- The organism must be able to survive in the digestive tract as well as in the environment.
Interestingly enough there are almost no probiotics in the retail marketplace that meet all three of these criteria, which is one of the reasons why Cura Sporebiotics is a top rated probiotic formula. The spores used in Cura Sporebiotics have been shown to effectively modulate the immune system, reduce intestinal inflammation and even reduce biomarkers of leaky gut.2-4
More About our Bacillus spores
Each pharmaceutical-grade Bacillus strain used in the Cura Sporebiotic formula have unique functions, which contribute to the overall effectiveness of the product.
Bacillus subtilis HU58
Bacillus subtilis has been extensively studied on a genetic and functional level. One very interesting function of Bacillus subtilis is its ability to produce 12 strong antibiotics that are potent fighters of opportunistic and harmful bacteria.10
Bacillus subtilis HU58 gives Cura Sporebiotics the ability to prevent harmful bacteria growth in a variety of conditions. In addition, B. subtilis HU58 produces a very beneficial proteolytic enzyme called nattokinase. This has been shown to reduce blood pressure, cholesterol and excessive clotting through fibrinolysis.11 Along with nattokinase, Bacillus subtilis HU58 also produces a number of other nutrients that have systemic health benefits such as the full spectrum of B vitamins and vitamin K2-712
Bacillus subtilis HU58 offers Cura Sporebiotics the important function of fighting off pathogenic bacteria and producing key nutrients directly in the gut. In addition, Bacillus subtilis HU58 is an extremely potent immune modulator.3 It has the function of germinating in the small intestines to some degree and this offers the effect of broad-spectrum immune stimulation.13 Bacillus subtilis HU58 has been shown to ferment dietary starches into short-chain fatty acids (SCFA) such as butyrate, acetate and propionate which have effects in variety of health conditions.14 Butyrate is the major energy source for colonocytes and has been studied for its role in nourishing the colonic mucosa. Studies indicate that butyrate may play a significant role in the prevention of colon cancer and amelioration of intestinal inflammation.15 Therefore, a greater increase in SCFA production, specifically butyrate, in the distal colon may have a protective effect on the digestive tract.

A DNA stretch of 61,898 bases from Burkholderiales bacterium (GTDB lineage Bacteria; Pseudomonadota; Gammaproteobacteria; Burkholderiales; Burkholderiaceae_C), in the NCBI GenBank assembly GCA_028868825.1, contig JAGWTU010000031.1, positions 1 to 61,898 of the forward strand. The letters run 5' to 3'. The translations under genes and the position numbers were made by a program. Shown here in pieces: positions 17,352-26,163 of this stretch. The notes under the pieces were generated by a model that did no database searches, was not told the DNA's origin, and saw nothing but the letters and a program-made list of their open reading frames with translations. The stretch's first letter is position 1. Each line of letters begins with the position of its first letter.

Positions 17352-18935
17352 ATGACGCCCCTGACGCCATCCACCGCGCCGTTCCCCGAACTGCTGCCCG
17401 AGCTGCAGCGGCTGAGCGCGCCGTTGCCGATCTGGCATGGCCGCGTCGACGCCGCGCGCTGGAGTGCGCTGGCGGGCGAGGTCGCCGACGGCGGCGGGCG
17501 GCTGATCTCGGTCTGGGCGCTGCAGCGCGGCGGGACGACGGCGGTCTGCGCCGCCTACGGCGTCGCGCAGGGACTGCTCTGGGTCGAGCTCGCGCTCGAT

Bacillus clausii SC-109
Bacillus clausii is among the most used probiotic strains for bacteriotherapy in a variety of applications. It has been used in the pharmaceutical industry for over 50 years with high efficacy and excellent tolerability. Since the onset of clinical use of B. clausii in 1958, there have been a number of clinical studies demonstrating its efficacy and safety. Bacillus clausii is recommended for immune modulation and use during antibiotic treatment due to its ability to mitigate damage from a variety of common antibiotics.7
Bacillus coagulans SC-208
Bacillus coagulans has a long history of use for its health benefits. Bacillus coagulans is unique in that it possesses characteristics of both Bacillus and Lactobacillus species. Unlike other lactic acid-producing bacteria, B. coagulans produces L-lactate which has been shown to have a more profound effect on immune stimulation and gut defense than D-lactate produced by conventional probiotics.18,19 Lactic acid-producing bacteria have been extensively investigated for their role in the gut microbiome, and they appear to play an important role in maintaining a healthy digestive tract. B. coagulans is a strong coloniser in the gut and also plays a key role in the digestion and absorption of nutrients, like lactose and dietary fats.20 B. coagulans possess the potent ability to soothe intestinal inflammation through the production of butyrate, aid in digestion and prevent the growth of harmful bacteria.21